Wednesday, May 22, 2013

Jumping off the tubeless bridge.

I realize I'm late to the party, but I finally set up one of my bikes as tubeless.  It wasn't very difficult to do...well at least at first it wasn't.  They held for two days and then this morning, with a ride planned for the evening, I woke to find my rear tire flat.  I tried to fix it in the few minutes I had before work.  Ten minutes later, with a puddle of Stan's on the floor and a mild case of frostbite I gave up and rode a different bike in to work.  After work I did it properly and managed to get the tire re-inflated...four CO2 cartridges later.

W/R/T the advantages of tubeless:
  • Fewer flats: I think you know where I stand here.  I've had two flats this year and half of those have been tubeless flats.  I've seen more folks get flats with tubes, it's true, but I've seen a few get flats with tubeless as well and given the ratio of tubes/no-tubes, well you get the picture.  I don't see much difference (yet)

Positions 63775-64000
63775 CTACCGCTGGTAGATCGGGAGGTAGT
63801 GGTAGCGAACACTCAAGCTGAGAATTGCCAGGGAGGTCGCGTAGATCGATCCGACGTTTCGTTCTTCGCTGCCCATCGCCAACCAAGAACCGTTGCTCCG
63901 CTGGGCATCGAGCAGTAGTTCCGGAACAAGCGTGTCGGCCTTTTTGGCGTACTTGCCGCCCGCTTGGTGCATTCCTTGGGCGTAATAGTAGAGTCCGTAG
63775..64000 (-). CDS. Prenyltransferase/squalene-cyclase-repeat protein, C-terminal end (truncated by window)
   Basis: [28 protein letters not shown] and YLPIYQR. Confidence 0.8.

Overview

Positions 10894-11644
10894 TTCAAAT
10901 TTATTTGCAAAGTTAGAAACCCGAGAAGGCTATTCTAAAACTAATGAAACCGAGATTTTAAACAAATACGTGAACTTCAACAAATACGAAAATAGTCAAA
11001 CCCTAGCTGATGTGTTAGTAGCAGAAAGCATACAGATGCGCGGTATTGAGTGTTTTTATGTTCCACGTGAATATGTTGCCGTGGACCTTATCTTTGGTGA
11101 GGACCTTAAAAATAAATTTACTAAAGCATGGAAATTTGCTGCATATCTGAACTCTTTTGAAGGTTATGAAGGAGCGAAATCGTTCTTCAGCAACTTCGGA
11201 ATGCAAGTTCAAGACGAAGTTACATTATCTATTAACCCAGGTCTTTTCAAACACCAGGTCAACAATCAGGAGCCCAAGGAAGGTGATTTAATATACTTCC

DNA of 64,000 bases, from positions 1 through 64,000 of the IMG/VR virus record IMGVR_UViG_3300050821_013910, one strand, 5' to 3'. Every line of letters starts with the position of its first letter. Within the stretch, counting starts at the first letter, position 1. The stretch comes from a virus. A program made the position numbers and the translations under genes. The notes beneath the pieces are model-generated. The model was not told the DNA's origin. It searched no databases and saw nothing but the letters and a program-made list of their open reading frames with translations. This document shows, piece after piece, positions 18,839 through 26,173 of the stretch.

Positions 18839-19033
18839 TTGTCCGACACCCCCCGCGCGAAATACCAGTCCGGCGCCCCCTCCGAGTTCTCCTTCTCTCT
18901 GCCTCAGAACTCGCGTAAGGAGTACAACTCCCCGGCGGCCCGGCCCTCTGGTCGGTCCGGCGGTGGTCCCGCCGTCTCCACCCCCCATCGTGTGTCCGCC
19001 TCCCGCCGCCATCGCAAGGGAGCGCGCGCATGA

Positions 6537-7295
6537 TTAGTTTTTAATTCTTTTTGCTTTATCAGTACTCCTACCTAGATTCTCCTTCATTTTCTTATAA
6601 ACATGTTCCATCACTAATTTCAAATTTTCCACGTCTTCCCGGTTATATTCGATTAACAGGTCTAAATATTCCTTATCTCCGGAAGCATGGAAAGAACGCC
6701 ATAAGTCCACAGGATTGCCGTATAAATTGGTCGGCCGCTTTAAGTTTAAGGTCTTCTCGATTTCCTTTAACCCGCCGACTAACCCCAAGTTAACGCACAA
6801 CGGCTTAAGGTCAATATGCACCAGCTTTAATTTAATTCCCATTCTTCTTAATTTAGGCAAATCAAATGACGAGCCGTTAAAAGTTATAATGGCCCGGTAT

• Run lower tire pressure without pinching: Without a tube to pinch I suppose this is self evident, but tubeless are subject to "burping" which is basically the same thing in my mind ie., if you run your pressure too low you risk getting a flat.  Also, perhaps you won't pinch or burp, but if you are in a position where that was a possibility then you certainly risk damaging your rim.  It looks to me like a wash here.
  • Better ride quality: I haven't noticed poor ride quality with tubes, but I will have to wait for some singletrack time with the new setup to figure that out.  
So why am I even doing it?  Well:

1 comment:

MrDaveyGie said...

Ok me too. Went toobless a month a go for the first time. On CX, bought Bontrager tubeless rims. Took some work to seal up. But it did. Need to add air about every 3 days or so. However I had a huge puncture slice out on the trail, I could not believe it but I reinflated and it sealed. It is looking like I will have less flats, after 500 or so miles, no flats.